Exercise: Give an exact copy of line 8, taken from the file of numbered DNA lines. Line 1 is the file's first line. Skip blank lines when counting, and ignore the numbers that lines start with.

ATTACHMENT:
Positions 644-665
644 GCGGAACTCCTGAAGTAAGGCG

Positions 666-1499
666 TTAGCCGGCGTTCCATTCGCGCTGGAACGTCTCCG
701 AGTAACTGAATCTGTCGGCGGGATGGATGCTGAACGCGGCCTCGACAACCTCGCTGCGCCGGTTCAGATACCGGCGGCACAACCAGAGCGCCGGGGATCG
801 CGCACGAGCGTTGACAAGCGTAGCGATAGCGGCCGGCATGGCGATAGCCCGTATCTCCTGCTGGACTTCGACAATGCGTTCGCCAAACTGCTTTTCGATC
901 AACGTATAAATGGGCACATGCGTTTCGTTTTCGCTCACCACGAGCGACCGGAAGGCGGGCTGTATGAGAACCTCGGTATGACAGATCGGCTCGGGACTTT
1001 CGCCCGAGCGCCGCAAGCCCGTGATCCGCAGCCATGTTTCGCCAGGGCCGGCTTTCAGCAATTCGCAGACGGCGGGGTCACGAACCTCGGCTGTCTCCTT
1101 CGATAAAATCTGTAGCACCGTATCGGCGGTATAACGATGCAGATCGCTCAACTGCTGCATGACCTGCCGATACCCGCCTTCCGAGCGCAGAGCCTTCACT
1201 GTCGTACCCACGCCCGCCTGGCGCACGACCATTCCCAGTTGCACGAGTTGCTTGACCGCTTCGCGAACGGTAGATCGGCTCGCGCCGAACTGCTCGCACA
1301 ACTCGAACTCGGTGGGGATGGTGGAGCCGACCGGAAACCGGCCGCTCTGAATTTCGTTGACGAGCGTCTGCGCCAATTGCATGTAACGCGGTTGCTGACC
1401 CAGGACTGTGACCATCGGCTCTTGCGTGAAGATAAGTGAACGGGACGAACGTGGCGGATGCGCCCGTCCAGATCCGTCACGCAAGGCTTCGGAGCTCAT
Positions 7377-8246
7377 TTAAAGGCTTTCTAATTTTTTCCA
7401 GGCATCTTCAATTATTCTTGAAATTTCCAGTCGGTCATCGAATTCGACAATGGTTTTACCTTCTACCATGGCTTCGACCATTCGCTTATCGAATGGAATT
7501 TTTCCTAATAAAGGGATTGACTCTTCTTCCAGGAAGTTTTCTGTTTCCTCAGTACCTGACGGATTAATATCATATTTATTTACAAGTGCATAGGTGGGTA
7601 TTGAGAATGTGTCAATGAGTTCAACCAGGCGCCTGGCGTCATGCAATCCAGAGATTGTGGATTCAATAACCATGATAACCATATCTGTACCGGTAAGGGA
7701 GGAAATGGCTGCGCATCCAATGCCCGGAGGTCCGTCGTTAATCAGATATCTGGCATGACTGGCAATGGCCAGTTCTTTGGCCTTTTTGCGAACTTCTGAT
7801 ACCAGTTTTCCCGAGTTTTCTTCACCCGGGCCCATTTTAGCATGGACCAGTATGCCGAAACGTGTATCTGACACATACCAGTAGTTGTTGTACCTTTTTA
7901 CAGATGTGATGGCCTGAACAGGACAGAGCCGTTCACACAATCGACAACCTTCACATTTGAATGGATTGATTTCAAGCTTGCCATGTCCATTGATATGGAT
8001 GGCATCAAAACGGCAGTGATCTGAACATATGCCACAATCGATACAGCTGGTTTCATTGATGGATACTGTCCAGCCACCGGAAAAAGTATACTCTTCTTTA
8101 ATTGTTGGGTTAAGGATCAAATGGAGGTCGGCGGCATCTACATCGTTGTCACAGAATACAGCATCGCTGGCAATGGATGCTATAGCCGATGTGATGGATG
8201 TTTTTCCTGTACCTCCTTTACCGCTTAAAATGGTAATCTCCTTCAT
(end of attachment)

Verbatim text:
1001 CGCCCGAGCGCCGCAAGCCCGTGATCCGCAGCCATGTTTCGCCAGGGCCGGCTTTCAGCAATTCGCAGACGGCGGGGTCACGAACCTCGGCTGTCTCCTT